Monday, 10 April 2017

belligerent ghouls...

There was an article in the Guardian this weekend about the dark underside to books about boarding schools; how for every jolly Hogwarts story, there are many that display a somewhat seamier underbelly than even the one imagined by JK Rowling (and given that she imagined a basilisk slithering around the school in the Chamber of Secrets, that's really saying something).

"Savage discipline, along with sexual confusion and formalised bullying, are so common in the schooldays memoirs of the British elite in the 19th and 20th centuries that you have to conclude that parents wanted and paid for their children to experience these things. To most of the class that used them, the private schools were factories that would reliably produce men and women who would run Britain, its politics, business and culture. Boarding school was a proven good investment. So thousands of men and women who had suffered awfully, by their own admission, sent their children off for just the same."

Well, steady on.

My dad was the first member of his family to go to University, studying medicine in London with a set of grades at A-Level that wouldn't get him anywhere near further education these days.  He worked hard and, together with my mum, thought that the best gift that they could give their children was to send them to boarding school.  So, at the age of 7 years old, I effectively left home.

The schools I went to for the next 11 years were some way removed from the kind of places that people now pay upwards of £35,000 a year.  Nowadays, it's all co-education (girls!), study-bedrooms and academic achievement.  Not in my day.  These schools were at the sharp-end of a few decades of under-investment, and the cracks were beginning to show.  I was a scholar, my parents receiving a discount on my bill because of my academic performance... something which also earned me the tremendous distinction of having my name in capital letters in the school directory.  Sadly, academic achievement counted for little and pretty much doomed you to a life with a diminished social status in a school where your prowess at sport was everything.  I had to work very hard indeed to get my social status back to a comfortable zero, which is about as good as it ever got for me.  Actually, that's about as good as it's EVER been.

Was I bullied?  A bit, although physical bullying was very rare and the the kind of fagging that you might have read about in Tom Brown's Schooldays was long dead.  Was there even a hint of sexual abuse from either teacher or other pupils?  None that I heard and certainly none that I experienced.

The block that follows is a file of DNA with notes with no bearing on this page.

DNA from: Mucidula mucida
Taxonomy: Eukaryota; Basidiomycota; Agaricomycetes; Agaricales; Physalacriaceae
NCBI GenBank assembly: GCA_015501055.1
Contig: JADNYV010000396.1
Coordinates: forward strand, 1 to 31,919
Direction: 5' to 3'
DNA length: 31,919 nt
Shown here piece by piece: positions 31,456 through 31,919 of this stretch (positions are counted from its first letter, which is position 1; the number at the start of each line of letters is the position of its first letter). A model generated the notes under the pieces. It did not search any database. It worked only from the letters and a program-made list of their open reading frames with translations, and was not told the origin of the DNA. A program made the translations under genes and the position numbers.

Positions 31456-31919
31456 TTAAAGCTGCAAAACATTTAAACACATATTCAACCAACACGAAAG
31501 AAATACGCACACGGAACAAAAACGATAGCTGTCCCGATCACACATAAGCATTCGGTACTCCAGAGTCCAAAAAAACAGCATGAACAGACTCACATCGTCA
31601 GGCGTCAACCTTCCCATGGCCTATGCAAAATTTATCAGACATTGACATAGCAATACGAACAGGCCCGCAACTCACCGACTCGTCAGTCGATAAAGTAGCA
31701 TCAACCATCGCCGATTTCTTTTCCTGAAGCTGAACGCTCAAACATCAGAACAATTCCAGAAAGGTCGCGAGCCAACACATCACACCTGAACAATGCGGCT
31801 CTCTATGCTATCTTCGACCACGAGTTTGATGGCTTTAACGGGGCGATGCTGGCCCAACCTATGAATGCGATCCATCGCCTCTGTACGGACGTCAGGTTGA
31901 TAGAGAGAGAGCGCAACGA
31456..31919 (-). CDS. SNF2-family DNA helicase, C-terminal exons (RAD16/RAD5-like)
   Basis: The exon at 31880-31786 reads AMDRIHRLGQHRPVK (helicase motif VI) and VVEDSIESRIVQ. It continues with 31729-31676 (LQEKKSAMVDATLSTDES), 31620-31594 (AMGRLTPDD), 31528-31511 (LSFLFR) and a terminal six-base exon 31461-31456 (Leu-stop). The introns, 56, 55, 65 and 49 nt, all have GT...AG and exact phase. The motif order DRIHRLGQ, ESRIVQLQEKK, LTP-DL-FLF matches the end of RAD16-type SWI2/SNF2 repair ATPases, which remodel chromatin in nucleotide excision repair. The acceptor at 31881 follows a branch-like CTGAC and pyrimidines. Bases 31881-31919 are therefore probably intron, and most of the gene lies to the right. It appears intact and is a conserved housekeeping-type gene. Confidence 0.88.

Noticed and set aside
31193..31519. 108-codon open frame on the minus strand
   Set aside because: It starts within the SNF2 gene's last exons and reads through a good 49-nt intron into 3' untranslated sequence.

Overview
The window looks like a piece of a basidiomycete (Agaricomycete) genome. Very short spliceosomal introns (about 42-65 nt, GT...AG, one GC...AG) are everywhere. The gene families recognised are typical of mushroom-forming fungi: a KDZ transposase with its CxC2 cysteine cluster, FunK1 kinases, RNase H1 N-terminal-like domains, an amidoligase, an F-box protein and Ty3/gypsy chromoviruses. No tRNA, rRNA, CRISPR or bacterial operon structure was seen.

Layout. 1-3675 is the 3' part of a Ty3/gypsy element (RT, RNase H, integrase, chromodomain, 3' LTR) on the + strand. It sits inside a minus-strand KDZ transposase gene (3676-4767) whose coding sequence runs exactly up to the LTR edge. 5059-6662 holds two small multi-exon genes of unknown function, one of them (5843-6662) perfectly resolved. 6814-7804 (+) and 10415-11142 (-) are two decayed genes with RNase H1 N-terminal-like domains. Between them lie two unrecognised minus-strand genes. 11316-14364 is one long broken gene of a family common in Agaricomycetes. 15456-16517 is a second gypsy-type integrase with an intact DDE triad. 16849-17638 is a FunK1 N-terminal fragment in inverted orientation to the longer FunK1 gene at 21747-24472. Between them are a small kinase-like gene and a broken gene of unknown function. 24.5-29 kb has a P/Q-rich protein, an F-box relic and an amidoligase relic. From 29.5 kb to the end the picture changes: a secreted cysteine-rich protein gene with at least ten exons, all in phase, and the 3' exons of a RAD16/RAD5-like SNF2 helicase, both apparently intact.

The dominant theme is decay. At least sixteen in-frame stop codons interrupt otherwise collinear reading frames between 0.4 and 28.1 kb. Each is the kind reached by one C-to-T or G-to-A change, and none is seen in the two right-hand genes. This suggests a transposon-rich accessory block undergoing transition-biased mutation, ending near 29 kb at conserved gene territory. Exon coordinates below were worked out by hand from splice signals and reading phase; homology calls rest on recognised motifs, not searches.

Did I suffer long-lasting emotional damage that has affected my ability to form close relationships or to express my feelings?  Absolutely.  Although the bullying aspect of the article didn't chime with me at all, there was one bit that really did:

EM Forster delivered the harshest of all one-liners about the products of the British public school. They go out into the world, he wrote in 1927, “with well-developed bodies, fairly developed minds and undeveloped hearts”. 

Undeveloped hearts.  There it is. That's the (a-ha!) heart of the matter.

I get on well with my family, but we aren't close by any stretch of the imagination.  My wife mentioned to me at the weekend that she really needed to talk to her mum because they hadn't spoken since Wednesday.  I haven't spoken to mine since Mother's Day and I haven't spoken to either of my brothers for a few months.  No one is ignoring anyone: this is just perfectly normal in my family.  I don't blame anyone, but I'm fairly sure that this is the result of my schooling.  I can't imagine how difficult it must have been for my mother in particular to send me away when I was seven years old, but she did it with the best of intentions.  My mother would probably take this as the most damning criticism of all, but I'd certainly never send any child of mine into this environment.

They say that Eton taught us nothing,” crowed the first world war general Sir Herbert Plumer at a dinner of the school’s old boys’ society in 1916. “But I must say they taught it very well.”

The funny thing is that I never at any point even really felt homesick.

Isn't that sad?

6 comments:

  1. I'm mildly ashamed of my education. It feels weird even talking about it. I'm not friends with many of the people I went to school with, but all of my really close friends come from here. It was, without a shadow of a doubt and for better and for worse, the single most formative period of my life. It made me what I am today.

    ReplyDelete
    Replies
    1. That's exactly how I feel. I always avoid telling people where I went to school, mainly because I don't want their opinions of me to be changed by their preconceived ideas of what public schools and those that attend them are like (which has happened to me in the past). I also contact my family with about the same regularity as you, even though my parents only live about a mile away, but I think this may be as much a man thing as being a result of my schooling.
      And don't get me started on social status; playing euphonium was definitely no substitute for sporting prowess! Good times though, eh?

      Delete
    2. I think it's changed out of all recognition nowadays... but £35k a year! ahahahahahhahaha!

      Delete
  2. Although, ask my wife to give you the gory details of what it's like living with a public school survivor.

    ReplyDelete
  3. I can think of one dear, close friend who would probably be upset to hear that "all of (your) really close friends come from here". Your heart is hidden and encased in a fortress of protection, but I know that deep down it's a good one.

    ReplyDelete